Washington, D.C., May 25, 2000 – The claims that global warming would harm agricultural productivity are contradicted by a wealth of scientific and economic information on the potential effects of global warming, according to the Competitive Enterprise Institute. Experts now generally believe that the net economic effects of global warming, were it to occur, would be positive for the United States. In particular, agriculture would definitely benefit.<?XML:NAMESPACE PREFIX = O />
“Alarmist claims about agricultural losses are just so many pebbles in the avalanche of global warming misinformation foisted on the public,” said CEI’s Paul Georgia, a research associate and managing editor of Cooler Heads, a newsletter covering global warming issues. “The claim that agriculture would suffer from various human-induced weather and pest-related plagues has little support in the scientific literature.”
A major 5-year effort to understand the potential economic effects of global warming in the U.S. recently culminated in the publication of a report, The Impact of Climate Change on the United States Economy, by Cambridge University Press. The 26 experts concluded that global warming would have a positive net effect on the U.S. economy, including net benefits for agriculture and forestry for a temperature rise of 2.5 degrees Celsius, a 7 percent increase in precipitation and a doubling of atmospheric carbon dioxide by the year 2060.
Claims about increasing torrential rainfall, floods and drought are also refuted by the evidence. In 1999 the Geophysical Research Letters published a study by Drs. Harry Lins and James Slack, scientists at the U.S. Geological Survey. Long-term records of streambed flows in the U.S. show that there has been a slight increase in streambed flows with no corresponding frequency in flooding and a slight decrease in drought frequency, resulting in more favorable agricultural conditions.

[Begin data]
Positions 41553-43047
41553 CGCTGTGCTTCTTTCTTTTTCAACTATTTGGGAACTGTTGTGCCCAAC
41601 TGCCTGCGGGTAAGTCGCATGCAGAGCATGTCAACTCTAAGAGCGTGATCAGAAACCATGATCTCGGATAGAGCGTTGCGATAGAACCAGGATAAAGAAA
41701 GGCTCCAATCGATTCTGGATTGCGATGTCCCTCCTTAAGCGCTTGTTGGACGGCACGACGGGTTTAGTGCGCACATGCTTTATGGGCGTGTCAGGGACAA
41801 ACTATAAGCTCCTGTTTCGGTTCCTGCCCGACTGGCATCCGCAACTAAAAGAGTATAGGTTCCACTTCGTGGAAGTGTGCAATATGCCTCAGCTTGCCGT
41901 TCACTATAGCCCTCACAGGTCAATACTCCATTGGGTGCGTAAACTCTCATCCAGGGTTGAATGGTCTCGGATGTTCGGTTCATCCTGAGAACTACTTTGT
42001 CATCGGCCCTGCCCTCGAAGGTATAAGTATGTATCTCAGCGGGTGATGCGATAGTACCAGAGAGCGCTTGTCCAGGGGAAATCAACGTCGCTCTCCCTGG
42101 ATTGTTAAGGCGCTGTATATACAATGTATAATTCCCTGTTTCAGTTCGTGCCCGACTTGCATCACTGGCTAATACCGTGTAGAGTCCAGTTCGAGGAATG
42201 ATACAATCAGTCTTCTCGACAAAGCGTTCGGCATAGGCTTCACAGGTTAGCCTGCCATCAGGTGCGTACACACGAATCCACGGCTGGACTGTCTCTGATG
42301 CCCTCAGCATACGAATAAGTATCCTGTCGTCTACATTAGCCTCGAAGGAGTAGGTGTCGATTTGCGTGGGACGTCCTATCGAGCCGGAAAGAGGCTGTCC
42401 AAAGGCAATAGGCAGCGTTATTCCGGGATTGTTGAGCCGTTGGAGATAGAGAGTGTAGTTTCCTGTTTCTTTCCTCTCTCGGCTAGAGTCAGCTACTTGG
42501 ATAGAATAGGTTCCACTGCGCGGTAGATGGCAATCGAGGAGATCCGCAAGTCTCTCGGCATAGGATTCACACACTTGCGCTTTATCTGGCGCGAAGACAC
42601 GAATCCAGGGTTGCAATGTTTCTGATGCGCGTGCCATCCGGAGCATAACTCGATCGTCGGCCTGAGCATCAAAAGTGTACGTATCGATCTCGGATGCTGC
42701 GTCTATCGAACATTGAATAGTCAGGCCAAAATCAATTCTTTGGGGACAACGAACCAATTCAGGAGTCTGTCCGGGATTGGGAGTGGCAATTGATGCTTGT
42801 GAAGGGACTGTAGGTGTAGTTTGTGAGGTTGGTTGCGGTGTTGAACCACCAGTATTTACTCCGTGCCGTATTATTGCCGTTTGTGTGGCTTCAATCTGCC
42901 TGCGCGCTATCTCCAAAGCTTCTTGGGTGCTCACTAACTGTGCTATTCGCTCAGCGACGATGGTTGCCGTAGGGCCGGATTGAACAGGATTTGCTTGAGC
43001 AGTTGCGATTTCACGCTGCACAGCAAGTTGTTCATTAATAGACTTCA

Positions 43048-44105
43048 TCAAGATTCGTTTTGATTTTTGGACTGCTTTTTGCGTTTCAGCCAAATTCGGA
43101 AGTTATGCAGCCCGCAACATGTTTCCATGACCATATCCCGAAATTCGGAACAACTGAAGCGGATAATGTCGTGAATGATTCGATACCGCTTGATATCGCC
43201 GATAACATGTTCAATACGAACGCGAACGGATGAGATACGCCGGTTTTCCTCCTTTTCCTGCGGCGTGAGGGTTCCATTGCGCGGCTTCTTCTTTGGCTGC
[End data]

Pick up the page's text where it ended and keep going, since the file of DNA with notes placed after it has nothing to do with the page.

Finally, extensive reviews of the scientific literature by Dr. Keith Idso at the Center for the Study of Carbon Dioxide and Global Change, has revealed hundreds of articles confirming the fact that increased levels of atmospheric carbon dioxide enhance plant growth under a wide variety of environmental conditions. Numerous scientific experiments confirm that higher carbon dioxide levels lead to higher food, fiber, and timber production.
“The greatest danger to U.S. economic well being are the crash energy diets proposed by environmental pressure groups,” said Georgia. “As long as the U.S. avoids embarking on Kyoto-style energy reductions, U.S. farmers will be just fine.”
CEI, a non-profit, non-partisan public policy group founded in 1984, is dedicated to the principles of free enterprise and limited government. For more information, please contact Emily McGee, director of media relations, at 202-331-1010, ext. 209.